Damak, Aug. 29- Efforts have begun to plant fruit-bearing trees to establish an elephant-friendly habitat along the elephant corridor area in Jhapa.
The ever-increasing arrival of elephants from India has led to a significant surge in human-elephant conflicts, posing a substantial threat to people and property in Jhapa.
Jeevan Pathak, an officer at the Division Forest Office in Jhapa, said that activities have been started to mitigate conflicts between humans and wild elephants and other animals in the areas badly affected by elephant rampages.
These efforts involve the cultivation of elephant-friendly fruit plants in the forests. Currently, only 10 to 15 elephants are able to find food within these elephant-affected zones, he added.
He pointed out that elephants venture into human settlements due to the scarcity of food within the forests. In the past, elephants would arrive from India in smaller groups of two or four, but now, the number has increased to as many as 200 elephants at once. He emphasised that if immediate attention was not paid to this issue, there was a risk of encountering more problems in the future.
Pathak stressed that adopting elephant-friendly practices within the forests located in the elephant corridor can help minimise both human and infrastructural damage. The Division Forest Office, in collaboration with different community forests, is actively involved in planting a variety of trees mango, banana, bamboo, guava, and other plants that elephants find palatable. “We have seen elephants arriving in a weakened state due to lack of food,” he added.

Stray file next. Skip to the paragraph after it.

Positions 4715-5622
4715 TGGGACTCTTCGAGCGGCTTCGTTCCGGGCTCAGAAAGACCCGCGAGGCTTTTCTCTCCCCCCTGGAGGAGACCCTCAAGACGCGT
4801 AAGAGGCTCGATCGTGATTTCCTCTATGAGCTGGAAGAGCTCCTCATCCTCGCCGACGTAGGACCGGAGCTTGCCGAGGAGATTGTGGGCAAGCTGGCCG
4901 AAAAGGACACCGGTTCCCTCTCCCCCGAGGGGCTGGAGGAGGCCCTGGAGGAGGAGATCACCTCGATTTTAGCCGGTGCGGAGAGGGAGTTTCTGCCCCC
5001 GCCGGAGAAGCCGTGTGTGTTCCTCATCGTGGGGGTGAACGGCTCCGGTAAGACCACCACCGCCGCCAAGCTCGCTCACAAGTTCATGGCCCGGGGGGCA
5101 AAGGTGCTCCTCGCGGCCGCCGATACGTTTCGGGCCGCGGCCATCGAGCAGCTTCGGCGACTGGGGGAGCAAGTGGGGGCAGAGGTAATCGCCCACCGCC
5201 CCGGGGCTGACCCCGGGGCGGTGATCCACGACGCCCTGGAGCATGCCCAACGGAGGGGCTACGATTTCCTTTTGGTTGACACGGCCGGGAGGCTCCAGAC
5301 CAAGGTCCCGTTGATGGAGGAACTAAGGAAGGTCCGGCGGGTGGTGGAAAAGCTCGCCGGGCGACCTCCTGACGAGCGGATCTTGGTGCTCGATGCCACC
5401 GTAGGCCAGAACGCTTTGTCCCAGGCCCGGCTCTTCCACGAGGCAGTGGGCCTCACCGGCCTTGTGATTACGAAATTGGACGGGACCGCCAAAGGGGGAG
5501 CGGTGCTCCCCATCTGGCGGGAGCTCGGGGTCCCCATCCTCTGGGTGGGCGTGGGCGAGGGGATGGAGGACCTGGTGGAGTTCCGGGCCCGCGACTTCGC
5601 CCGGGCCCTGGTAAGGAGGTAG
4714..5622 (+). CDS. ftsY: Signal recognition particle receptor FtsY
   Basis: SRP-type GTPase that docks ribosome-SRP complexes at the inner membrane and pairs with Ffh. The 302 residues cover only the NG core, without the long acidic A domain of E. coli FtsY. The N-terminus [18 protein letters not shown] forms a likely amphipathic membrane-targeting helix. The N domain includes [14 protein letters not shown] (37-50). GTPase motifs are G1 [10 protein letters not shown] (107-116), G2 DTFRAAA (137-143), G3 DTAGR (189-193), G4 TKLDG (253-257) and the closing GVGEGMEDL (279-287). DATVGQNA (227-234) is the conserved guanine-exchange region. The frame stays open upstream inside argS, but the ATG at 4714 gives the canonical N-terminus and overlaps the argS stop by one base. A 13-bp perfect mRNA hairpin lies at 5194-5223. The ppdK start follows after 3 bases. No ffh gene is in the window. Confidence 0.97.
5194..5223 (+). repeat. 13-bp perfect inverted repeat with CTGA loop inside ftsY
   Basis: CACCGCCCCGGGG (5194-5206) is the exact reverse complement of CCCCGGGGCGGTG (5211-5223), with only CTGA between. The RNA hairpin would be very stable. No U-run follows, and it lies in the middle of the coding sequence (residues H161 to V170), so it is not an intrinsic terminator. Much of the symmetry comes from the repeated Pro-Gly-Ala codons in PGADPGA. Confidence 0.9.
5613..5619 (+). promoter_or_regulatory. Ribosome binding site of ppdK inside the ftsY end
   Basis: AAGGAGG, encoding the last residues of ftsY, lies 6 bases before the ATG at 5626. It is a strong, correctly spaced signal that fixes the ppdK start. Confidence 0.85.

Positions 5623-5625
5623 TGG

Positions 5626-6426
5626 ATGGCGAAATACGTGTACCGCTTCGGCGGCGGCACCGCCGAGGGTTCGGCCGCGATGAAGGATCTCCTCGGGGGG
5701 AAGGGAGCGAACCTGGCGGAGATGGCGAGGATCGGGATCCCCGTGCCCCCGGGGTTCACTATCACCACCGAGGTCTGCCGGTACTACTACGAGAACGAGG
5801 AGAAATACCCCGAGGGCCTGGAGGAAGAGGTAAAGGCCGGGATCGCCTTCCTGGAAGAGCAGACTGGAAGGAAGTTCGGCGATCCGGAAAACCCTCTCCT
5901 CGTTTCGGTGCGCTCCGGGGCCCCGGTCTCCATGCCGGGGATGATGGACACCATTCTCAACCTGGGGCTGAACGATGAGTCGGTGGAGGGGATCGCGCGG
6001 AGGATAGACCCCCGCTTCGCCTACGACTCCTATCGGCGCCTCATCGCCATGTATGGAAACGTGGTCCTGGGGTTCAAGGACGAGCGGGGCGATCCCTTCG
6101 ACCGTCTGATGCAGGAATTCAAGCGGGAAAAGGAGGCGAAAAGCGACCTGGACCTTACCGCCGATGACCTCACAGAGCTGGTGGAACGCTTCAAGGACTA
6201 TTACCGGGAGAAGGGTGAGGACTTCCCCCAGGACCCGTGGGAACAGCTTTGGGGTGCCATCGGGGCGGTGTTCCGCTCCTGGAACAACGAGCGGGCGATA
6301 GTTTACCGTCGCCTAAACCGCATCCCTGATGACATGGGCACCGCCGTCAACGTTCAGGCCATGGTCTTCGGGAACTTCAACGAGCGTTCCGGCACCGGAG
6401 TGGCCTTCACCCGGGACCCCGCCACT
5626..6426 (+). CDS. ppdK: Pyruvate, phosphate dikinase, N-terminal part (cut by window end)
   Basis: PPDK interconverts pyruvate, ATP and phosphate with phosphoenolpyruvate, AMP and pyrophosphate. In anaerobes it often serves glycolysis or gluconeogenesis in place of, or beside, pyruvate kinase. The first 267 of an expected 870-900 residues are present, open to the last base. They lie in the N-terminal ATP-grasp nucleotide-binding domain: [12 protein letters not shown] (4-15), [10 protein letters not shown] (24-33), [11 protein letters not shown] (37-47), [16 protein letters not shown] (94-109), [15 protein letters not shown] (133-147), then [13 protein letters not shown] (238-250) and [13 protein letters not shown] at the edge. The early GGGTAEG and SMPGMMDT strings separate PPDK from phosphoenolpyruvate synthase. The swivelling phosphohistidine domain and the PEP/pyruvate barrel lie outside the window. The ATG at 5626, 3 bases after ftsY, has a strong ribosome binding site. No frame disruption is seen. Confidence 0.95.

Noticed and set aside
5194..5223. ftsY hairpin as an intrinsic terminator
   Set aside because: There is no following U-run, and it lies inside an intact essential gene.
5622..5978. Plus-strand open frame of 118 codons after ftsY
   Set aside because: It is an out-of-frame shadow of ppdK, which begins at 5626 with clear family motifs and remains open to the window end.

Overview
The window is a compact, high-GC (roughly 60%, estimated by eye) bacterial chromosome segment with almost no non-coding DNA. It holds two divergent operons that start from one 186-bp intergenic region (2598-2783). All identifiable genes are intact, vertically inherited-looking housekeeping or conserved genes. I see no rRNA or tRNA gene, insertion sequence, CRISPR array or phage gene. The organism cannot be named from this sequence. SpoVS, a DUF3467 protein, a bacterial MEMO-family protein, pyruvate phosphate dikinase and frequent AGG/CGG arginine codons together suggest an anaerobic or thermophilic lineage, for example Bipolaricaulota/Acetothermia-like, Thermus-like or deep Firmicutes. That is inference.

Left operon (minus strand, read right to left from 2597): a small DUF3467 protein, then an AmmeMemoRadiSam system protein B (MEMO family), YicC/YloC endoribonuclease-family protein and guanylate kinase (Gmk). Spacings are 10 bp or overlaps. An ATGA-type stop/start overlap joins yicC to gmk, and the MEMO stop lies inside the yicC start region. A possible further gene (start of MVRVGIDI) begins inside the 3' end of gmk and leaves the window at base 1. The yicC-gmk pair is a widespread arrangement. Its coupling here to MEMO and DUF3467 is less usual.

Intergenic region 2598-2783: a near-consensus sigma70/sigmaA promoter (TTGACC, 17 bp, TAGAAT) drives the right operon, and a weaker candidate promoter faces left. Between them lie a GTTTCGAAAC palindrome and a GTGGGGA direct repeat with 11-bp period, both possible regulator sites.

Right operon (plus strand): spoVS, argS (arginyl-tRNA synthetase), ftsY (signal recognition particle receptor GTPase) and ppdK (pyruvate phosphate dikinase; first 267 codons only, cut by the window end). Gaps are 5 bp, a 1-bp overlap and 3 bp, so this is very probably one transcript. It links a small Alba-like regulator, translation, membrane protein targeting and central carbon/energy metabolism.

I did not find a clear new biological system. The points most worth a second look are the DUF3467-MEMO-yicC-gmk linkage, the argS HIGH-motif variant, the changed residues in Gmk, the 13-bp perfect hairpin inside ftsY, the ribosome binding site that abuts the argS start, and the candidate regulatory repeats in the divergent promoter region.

Numerous endeavours have been undertaken to mitigate the human-elephant conflict in the Bahundangi area of Mechinagar Municipality, which is particularly impacted by elephants.
Arjun Karki, Chairman of Ward No.4 of the municipality, said that initially, people used to feel strange when discussing the concept of elephant-friendly practices to address the human-elephant conflict. However, of late, there has been a noticeable shift in the attitude of the local residents towards ensuring sustenance for elephants and creating forests that are accommodating for the animals.
There is a growing consensus that facilitating easy movement for elephants and providing them with food sources can effectively minimise the extent of damage when they enter human settlements.
According to Karki, the main problem arises from encroaching on the elephants’ habitat, which leads to conflicts when they interact with human settlements. “It is crucial to recognise this and find solutions to the challenges we have created ourselves,” he added.
To mitigate the human-elephant conflict, Karki has long advocated for the establishment of a green belt on either side of the Mechi River, equipped with the elephants’ preferred food sources. Recog .
nising that this is a shared issue affecting both Nepal and India, he strssed the necessity for both countries to actively address and resolve the matter.
Shanti Upadhyay Ghimire, the Chairperson of Sukedangi Community Forest, said that she has been leading efforts to consistently plant bananas, bamboo, and other vegetation on the forest premises for the past two years. With the objective of deterring elephants from entering settlements in their quest for food, they are actively involved in cultivating elephant-friendly plants, she added.
The establishment of an elephant corridor in Jhapa has been initiated, but its successful execution and progress have not been realised fully. In an effort to minimise the ingress of Indian elephants into Nepal, various measures are being undertaken, including the installation of electric fencing wires and the construction of dams. The problem of elephants has also become a key electoral agenda in areas affected by elephant activities.–The Rising Nepal